If you think about it, we spend all of our lives working with budgeting. Certainly we do it with financial resources. Few are there among us who don’t have to consider this practical matter of being wise both for today and for the future.
Beyond material resources, we need to also be considerate of budgeting our time and energies. Coming out of high school, we think through what we are going to do with those transitional years of life. Are we going to invest in education, in military service, or jump immediately to a career?
In any event, we are thinking about our skills, our time, our passions and our resources, evaluating how to put it all together for the best.
In terms of fulfilling our mission in life as believers, we also should think of this in the vein of budgeting … considering how to use our talents, spiritual gifting, energies and time, all for God’s glory and the expansion of the Kingdom.
Our second statement this week about being on mission for God is this: Mission demands walking wisely in a world that is out of step with God’s truth. Paul says the following in Colossians 4:2-6 …
2 Devote yourselves to prayer, being watchful and thankful. 3 And pray for us, too, that God may open a door for our message, so that we may proclaim the mystery of Christ, for which I am in chains. 4 Pray that I may proclaim it clearly, as I should. 5 Be wise in the way you act toward outsiders; make the most of every opportunity. 6 Let your conversation be always full of grace, seasoned with salt, so that you may know how to answer everyone.
We think of Paul as a great communicator, and it is interesting to see that he requests prayer that he will have the opportunity and capacity to present the gospel clearly.
Beyond that, he encourages his readers to consider how they handle themselves and speak before a watching world. Our political discourse in the current day has taken on a terribly crass tone. For many of us, though we may agree with the ideas and concepts, we may disagree with the way it is said and presented. It is not an attractive vehicle for the message, and the message is either not heard or not understood with clarity.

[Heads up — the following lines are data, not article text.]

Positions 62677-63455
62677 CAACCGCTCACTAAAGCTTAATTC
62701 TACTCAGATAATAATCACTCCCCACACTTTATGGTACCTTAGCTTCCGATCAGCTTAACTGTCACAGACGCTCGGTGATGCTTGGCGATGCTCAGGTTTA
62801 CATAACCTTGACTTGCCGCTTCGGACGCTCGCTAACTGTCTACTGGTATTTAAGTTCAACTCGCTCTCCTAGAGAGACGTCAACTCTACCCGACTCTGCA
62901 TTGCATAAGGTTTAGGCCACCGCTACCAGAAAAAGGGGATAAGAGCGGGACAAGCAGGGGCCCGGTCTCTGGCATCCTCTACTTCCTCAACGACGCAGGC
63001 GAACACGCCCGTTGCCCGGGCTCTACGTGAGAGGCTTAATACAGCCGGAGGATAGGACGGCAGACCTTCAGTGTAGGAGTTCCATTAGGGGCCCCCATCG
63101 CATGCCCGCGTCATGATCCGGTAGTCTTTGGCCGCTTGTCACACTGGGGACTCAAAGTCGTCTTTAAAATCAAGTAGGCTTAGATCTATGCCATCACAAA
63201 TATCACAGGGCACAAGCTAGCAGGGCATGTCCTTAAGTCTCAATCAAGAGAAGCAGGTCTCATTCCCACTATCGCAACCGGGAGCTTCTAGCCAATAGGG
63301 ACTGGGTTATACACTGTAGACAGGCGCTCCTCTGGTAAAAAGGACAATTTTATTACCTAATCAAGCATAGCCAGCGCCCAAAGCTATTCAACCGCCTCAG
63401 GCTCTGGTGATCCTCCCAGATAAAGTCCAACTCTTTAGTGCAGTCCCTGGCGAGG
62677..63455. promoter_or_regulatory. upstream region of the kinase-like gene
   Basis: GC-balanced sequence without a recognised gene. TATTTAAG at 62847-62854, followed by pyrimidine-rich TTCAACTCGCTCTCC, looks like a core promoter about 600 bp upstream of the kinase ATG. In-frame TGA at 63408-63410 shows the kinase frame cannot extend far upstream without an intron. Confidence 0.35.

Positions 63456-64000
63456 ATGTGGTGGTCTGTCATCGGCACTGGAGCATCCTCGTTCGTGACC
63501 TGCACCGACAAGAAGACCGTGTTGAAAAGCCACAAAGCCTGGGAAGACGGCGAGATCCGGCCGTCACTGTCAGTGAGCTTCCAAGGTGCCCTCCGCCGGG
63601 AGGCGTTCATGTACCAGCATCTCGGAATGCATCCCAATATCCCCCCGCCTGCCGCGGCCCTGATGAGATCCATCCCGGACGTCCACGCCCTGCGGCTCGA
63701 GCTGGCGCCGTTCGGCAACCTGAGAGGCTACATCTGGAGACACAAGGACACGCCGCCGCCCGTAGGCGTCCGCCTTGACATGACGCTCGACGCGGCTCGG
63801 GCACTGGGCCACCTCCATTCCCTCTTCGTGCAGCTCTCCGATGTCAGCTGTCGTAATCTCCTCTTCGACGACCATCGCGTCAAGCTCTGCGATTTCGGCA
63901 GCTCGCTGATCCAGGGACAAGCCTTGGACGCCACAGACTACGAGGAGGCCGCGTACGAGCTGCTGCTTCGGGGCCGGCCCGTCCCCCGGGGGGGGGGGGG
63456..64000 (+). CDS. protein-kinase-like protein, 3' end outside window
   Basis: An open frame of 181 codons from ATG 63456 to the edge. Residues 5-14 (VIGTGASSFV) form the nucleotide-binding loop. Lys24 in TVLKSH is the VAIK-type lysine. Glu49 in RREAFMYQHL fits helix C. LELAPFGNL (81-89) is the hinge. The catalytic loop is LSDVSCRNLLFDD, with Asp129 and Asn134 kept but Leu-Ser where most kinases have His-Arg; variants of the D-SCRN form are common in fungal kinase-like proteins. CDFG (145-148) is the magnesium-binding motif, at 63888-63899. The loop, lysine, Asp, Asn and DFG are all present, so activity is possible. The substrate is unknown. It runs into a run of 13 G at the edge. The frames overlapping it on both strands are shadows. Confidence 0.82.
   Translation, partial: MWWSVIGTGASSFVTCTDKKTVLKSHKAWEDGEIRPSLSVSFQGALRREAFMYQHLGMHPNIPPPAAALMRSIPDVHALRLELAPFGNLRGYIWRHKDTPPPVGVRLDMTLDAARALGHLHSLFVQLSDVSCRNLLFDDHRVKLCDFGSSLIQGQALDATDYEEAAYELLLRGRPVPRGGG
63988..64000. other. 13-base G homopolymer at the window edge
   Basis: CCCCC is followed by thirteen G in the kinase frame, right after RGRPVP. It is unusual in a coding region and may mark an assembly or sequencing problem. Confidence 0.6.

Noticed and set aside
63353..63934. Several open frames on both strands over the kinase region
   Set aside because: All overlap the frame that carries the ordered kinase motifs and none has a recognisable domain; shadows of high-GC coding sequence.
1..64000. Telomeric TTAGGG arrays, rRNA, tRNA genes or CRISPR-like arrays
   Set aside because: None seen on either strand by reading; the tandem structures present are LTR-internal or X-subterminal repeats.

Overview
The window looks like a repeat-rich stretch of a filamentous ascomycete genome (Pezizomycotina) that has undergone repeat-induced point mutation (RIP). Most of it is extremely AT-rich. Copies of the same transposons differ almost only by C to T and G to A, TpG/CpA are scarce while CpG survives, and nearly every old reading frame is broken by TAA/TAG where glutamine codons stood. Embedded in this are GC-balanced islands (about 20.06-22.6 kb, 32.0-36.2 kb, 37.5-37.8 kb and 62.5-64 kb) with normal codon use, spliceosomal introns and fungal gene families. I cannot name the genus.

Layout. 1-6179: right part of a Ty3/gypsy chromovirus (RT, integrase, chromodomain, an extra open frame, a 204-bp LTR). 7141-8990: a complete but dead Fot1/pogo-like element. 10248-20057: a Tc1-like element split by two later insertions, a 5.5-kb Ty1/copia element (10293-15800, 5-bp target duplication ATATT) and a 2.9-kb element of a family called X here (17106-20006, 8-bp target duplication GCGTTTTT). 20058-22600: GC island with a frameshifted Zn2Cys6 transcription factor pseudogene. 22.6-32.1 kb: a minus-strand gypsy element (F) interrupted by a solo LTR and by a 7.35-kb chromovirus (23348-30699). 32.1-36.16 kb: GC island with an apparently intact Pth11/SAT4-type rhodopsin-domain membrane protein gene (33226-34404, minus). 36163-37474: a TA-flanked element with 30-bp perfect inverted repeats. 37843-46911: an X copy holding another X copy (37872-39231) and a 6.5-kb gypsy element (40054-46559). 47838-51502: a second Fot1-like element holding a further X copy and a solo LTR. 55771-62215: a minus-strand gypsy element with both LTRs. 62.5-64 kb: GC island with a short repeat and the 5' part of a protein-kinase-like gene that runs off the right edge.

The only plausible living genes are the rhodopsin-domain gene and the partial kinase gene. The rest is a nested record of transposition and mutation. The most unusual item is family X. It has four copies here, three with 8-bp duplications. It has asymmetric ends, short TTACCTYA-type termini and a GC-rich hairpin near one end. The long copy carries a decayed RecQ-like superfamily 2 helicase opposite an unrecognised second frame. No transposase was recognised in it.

And so it is with our faith. We represent Christ and his kingdom. And we need to understand that it is natural for people to judge or evaluate any program, cause, or organization by the people who belong to it. And our presentation of the gospel message is not ultimately about winning an argument and proving ourselves to be correct. Yes, we need to contend for the truth and be able to communicate it with clarity, but the attitude that comes along with it carries a huge portion of the message as well.
But the phrase in which I’m most interested in this passage is this: “Make the most of every opportunity.” This literally translated means to “buy up the time.”
If you knew a particular commodity was going to massively increase in price tomorrow – something like gasoline, bread, water, or whatever essential to life – you would buy as much of it as you could today. Time is a commodity that is passing away (and will someday be suddenly gone) and needs to be bought up as well.
Multiple times in Scripture it speaks of counting time. For example in Psalm 90, where it talks about the span of life being 70 or 80 years as the average, that passage finishes with the exhortation to “Teach us to number our days, that we may gain a heart of wisdom.” This is teaching about living wisely, meaning to develop skill in living.
So our mission in life is about understanding the time we have been given, the message we have to give, and the way we live our lives to communicate that message with both clarity of words and with an attractive skill in living our daily lives. It is essentially all about budgeting our way through life.